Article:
Compares the level of renewables capacity (excluding hydro) available every year against the levels the IEA estimates will be needed to contain temperature rises to different levels. We have used the BP Statistical Review as a source of renewable energy capacity. Containing and stabilising global temperature rises will probably ultimately require a complete transition away from fossil fuels, hence the need for growth in renewable use.
Source: IEA, BP Statistical Review and Schroders analysis, latest data available as at 30 September 2018
Compares the growth in oil, gas and coal reserve additions (based on the energy contained in each fuel) to the pace of growth in fossil fuel demand implied by the IEA’s temperature scenarios. Our analysis examines the growth in reserves over the previous years, plus that year’s production, to gauge the volume of reserves added during the year. By comparing that reserve growth to the level of demand growth implied in each scenario, we estimate the pace of future growth consistent with the reserve additions during the year. Global fossil fuel producers already hold more reserves than can be consumed within a two degree temperature limit, but we focus here on the pace of new additions.
Source: IEA, BP Statistical Review and Schroders analysis, latest data available as at 30 September 2018.
Tracks the level of action governments have taken to implement policies and laws that will reduce future carbon emissions. Whereas analysis under INDC (the Intended Nationally Determined Contributions that formed part of the Paris climate agreement in 2015) focuses on their statements of ambition, our analysis examines the actions they have taken to achieve those goals. We use the work of the Climate Action Tracker, a non-governmental organisation, to monitor the stringency of those policies in each country and their overall global effect.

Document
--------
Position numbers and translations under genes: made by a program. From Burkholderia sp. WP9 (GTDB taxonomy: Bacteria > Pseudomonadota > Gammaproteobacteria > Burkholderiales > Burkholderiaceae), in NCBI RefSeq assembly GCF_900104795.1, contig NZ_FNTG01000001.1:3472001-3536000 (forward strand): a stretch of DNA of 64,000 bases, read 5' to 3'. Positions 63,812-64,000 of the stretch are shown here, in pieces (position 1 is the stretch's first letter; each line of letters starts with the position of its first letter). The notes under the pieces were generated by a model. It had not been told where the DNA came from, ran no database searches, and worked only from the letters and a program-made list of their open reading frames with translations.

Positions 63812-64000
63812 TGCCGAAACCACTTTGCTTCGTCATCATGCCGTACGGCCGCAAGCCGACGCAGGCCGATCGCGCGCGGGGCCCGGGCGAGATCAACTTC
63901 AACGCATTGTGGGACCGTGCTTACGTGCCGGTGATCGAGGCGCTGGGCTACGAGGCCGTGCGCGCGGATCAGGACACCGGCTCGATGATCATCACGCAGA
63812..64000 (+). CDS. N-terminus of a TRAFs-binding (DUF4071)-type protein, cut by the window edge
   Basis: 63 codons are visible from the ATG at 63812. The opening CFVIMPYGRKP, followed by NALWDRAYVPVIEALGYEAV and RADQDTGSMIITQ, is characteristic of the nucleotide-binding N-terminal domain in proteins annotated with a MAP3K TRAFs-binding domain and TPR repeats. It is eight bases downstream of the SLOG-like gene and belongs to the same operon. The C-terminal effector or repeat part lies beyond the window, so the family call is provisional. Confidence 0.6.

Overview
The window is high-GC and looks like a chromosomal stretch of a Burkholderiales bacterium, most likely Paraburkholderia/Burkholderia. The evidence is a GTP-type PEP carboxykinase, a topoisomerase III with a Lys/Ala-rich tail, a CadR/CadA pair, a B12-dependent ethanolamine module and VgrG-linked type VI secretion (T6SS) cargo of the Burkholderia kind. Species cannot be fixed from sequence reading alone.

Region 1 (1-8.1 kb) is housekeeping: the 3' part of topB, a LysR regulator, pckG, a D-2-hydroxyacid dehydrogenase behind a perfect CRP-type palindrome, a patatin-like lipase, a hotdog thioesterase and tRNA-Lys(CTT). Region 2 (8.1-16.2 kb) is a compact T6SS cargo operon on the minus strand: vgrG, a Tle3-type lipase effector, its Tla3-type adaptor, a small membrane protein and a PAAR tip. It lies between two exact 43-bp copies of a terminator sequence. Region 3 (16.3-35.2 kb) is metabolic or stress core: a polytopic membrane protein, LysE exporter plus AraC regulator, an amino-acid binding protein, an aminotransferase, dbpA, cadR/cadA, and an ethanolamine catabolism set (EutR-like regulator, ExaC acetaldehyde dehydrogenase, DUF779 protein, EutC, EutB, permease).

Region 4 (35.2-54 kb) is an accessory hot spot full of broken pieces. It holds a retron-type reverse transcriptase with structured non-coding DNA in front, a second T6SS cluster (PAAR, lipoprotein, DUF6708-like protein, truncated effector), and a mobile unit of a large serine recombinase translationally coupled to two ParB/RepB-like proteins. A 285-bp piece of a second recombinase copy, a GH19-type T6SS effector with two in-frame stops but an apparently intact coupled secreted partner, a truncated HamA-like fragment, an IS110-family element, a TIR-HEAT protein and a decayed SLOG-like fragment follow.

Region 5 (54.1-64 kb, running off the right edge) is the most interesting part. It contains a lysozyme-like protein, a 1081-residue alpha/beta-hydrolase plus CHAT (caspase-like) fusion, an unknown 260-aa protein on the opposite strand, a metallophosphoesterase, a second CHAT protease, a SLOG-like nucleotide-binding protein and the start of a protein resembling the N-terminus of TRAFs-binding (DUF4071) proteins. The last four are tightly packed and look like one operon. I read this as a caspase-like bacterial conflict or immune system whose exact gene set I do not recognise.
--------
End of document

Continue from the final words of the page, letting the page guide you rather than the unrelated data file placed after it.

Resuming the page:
Source: Climate Action Tracker, IEA climate policy database and Schroders analysis, latest data available as at 30 September 2018
Carbon pricing – a system of charging those who emit CO2 – is a way of reducing global warming emissions. We compare the carbon prices on European and US schemes to the levels which are likely to be needed to cut greenhouse gas emissions far enough to meet climate goals. We have combined the analyses of required carbon prices from a range of national and international organisations to estimate the levels likely to be needed.
Source : EU ETS, RGGI and Schroders estimates & analysis,latest data available as at 30 September 2018
Compares the level of carbon capture and storage (CCS) capacity likely to be developed to the estimates of what will be needed in the future, according to the IEA. We examine projects identified by the Global CCS Institute as being in operation, construction, planned or under consideration.
Source: IEA, Global CCS Institute and Schroders estimates & analysis, latest data available as at 30 September 2018
Compares the level of oil, gas and coal production (based on the energy contained in each fuel) to the levels required to meet the IEA’s temperature scenarios. Fossil fuel use is the key driver of greenhouse gas emissions, accounting for four-fifths of the global total. Coal is twice as carbon intensive as gas, with oil lying mid-way between them, so while different combinations of fuel are possible, their overall use will have to fall significantly in the future, ultimately to zero. Production will need to fall more quickly under more ambitious climate scenarios.
Source: IEA, BP Statistical Review and Schroders analysis.
Andrew Howard, Head of Sustainable Research, explains how Schroders is dealing with the challenges of climate change.